Another Week, Another Smear Campaign
Luciana Berger, a noted anti-Corbyn Labour MP, chose to highlight a Facebook comment Jeremy Corbyn had made in 2012 as evidence of his supposed anti-Semitism. The comment was on a mural by street artist Mear One and features 6 men playing monopoly on a board resting on the backs of other people. The mural caused some upset in the Jewish community, according to the artist, because of the fact that two of these men were Rothschild and Warburg, both of whom are Jewish.
Berger's exposure of this five and a half year old Facebook comment has seen the Conservative mass media go into overdrive to explain exactly why this mural is anti-Semitic, why Corbyn is anti-Semitic and why the Labour party is anti-Semitic. Quite frankly, however, I do not believe any of these to be true and I will explain why.
The six individuals in the mural are, according to the artist, (from left to right) Rothschild, Rockefeller, Morgan, Crowley, Carnegie and Warburg, wealthy international bankers who are often seen as being responsible for many of the ills of capitalism. Only two of them are Jewish and all have been caricatured in an extremely unflattering manner. On close inspection I am not at all convinced that these caricatures include the usual features used to racially identify Jews and simply remain caricatures of real people. It is not anti-Semitic to include these two prominent bankers, who happen to be Jewish, in a line up of six powerful men seeking to increase their personal wealth whilst others suffer in service to them. These six are all evil, greedy men who have caused untold suffering in their pursuit of greater wealth, to lampoon them in the form of an aggressive painting is hardly an act of gross immorality.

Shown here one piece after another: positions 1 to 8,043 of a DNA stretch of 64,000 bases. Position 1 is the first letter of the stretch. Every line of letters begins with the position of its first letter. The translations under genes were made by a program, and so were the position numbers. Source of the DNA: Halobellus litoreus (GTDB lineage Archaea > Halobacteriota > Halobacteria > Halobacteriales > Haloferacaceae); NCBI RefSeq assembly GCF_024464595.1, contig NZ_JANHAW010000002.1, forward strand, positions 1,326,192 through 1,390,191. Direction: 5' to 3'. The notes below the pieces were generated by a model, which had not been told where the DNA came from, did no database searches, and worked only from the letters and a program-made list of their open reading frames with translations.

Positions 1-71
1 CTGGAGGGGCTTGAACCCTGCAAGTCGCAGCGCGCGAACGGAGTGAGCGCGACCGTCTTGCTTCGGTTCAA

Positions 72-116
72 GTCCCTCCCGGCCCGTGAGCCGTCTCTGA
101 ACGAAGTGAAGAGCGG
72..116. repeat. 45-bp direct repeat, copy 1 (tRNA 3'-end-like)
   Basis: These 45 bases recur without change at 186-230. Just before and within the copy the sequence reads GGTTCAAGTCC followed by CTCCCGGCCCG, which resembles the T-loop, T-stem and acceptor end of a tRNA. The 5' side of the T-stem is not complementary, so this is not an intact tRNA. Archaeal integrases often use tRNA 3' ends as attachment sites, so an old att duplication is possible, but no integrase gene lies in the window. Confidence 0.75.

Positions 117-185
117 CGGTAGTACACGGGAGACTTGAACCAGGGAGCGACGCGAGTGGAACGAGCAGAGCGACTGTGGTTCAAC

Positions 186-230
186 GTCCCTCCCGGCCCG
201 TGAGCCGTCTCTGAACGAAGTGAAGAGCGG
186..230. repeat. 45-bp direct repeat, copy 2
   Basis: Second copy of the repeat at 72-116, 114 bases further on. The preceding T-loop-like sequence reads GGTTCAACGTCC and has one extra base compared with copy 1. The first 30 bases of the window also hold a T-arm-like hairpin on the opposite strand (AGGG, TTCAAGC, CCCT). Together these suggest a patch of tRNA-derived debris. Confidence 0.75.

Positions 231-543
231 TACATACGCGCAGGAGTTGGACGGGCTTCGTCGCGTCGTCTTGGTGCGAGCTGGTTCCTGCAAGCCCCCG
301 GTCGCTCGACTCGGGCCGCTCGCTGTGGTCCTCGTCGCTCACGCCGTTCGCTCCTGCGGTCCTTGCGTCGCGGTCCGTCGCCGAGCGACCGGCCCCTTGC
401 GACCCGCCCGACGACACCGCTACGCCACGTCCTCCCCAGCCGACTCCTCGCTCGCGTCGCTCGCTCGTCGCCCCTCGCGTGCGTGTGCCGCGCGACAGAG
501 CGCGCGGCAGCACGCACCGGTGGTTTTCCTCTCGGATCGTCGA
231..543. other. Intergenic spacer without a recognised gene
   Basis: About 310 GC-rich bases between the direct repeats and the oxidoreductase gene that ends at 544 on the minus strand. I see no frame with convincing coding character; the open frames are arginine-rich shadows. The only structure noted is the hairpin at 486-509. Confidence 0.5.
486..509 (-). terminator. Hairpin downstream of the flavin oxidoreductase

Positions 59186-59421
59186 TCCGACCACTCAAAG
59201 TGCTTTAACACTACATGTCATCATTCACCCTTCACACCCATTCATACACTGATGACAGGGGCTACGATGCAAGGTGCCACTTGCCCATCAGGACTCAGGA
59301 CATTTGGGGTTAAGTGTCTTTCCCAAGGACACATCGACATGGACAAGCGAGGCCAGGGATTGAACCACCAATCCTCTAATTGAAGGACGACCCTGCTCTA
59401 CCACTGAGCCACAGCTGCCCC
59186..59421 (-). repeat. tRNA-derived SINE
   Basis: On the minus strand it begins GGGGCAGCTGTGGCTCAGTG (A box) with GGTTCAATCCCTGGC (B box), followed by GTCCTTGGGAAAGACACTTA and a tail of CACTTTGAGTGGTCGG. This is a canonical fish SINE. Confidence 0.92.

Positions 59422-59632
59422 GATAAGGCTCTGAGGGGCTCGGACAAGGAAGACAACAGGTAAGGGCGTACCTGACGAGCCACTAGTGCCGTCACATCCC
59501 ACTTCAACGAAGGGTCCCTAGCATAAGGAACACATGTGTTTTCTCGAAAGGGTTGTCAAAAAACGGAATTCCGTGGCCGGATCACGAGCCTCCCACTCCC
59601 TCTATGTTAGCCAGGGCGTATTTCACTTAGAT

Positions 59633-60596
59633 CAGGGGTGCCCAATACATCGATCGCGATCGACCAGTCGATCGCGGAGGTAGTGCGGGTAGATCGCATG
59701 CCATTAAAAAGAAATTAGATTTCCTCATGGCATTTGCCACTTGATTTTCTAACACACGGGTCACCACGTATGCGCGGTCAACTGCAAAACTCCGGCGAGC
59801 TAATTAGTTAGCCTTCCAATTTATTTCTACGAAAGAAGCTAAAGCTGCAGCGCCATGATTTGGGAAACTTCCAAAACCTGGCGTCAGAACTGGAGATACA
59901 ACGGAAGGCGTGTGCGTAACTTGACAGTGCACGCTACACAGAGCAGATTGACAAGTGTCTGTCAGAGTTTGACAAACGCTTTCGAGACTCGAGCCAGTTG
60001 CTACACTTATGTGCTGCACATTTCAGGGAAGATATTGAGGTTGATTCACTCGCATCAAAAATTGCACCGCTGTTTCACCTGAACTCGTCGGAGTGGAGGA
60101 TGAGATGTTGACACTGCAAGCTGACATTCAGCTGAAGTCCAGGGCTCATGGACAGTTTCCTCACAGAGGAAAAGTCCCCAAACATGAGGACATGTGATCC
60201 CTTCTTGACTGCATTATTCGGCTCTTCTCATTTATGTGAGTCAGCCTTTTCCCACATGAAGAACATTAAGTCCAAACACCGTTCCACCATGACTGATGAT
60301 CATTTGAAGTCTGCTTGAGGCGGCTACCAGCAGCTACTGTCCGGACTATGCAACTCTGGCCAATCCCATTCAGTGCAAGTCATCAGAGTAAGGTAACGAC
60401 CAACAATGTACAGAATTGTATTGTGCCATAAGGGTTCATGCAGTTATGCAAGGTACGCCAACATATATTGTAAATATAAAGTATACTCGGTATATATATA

Some are drawn to the Eye of Providence (a Christian symbol, not a Jewish one), which sits over the six players. This symbol, which appears on the American dollar bill, has a long history of association with Freemasons and with Illuminati conspiracies. The Protocols of the Elders of Zion, a fabricated text published in 1903 claiming to be the minutes of a meeting in which prominent Jewish leaders plotted to take over the world, occasionally feature in these conspiracies and was a cause of much of the anti-Semitism in the first half of the 20th Century. That said, belief in the Illuminati conspiracy does not necessarily equate to anti-Semitism (though it can) and a neither does a distrust of Freemasonry (though it can). The belief that a handful of wealthy, white men control the world's economy, media and politics does have an element of truth in it. Personally, I do not believe in the existence of a literal Illuminati, but instead consider it a potent metaphor for the truth that certain individuals, such as Rupert Murdoch, wield far too much power and that the world of business, politics and media are tightly bound together by a network of favours, debts and allegiances that undermine democracy and the rights of the people.
Is the mural inherently anti-Semitic? No.